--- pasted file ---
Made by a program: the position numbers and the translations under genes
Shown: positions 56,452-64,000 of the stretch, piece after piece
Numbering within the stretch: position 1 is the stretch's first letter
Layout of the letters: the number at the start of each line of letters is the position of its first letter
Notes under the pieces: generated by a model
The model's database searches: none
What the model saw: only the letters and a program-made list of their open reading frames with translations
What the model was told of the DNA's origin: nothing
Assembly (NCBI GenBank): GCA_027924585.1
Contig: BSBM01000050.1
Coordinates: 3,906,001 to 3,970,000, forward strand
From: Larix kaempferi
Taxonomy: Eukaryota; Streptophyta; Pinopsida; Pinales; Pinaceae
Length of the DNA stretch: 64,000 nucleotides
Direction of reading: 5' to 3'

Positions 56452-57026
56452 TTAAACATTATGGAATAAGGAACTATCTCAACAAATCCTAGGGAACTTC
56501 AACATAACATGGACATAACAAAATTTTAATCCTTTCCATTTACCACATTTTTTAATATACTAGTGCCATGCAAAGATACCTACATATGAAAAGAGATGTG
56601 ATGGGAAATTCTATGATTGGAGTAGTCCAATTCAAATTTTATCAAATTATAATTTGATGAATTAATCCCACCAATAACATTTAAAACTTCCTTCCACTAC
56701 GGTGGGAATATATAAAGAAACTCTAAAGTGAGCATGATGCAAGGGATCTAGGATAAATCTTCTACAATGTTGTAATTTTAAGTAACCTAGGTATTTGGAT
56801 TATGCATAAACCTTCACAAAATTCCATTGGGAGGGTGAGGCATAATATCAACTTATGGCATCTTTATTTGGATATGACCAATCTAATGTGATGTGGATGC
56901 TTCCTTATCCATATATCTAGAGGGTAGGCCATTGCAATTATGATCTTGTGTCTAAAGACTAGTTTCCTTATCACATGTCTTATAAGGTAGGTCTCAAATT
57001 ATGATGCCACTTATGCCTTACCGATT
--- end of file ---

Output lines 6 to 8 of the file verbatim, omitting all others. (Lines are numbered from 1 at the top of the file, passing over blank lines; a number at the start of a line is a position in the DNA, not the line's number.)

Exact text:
The model's database searches: none
What the model saw: only the letters and a program-made list of their open reading frames with translations
What the model was told of the DNA's origin: nothing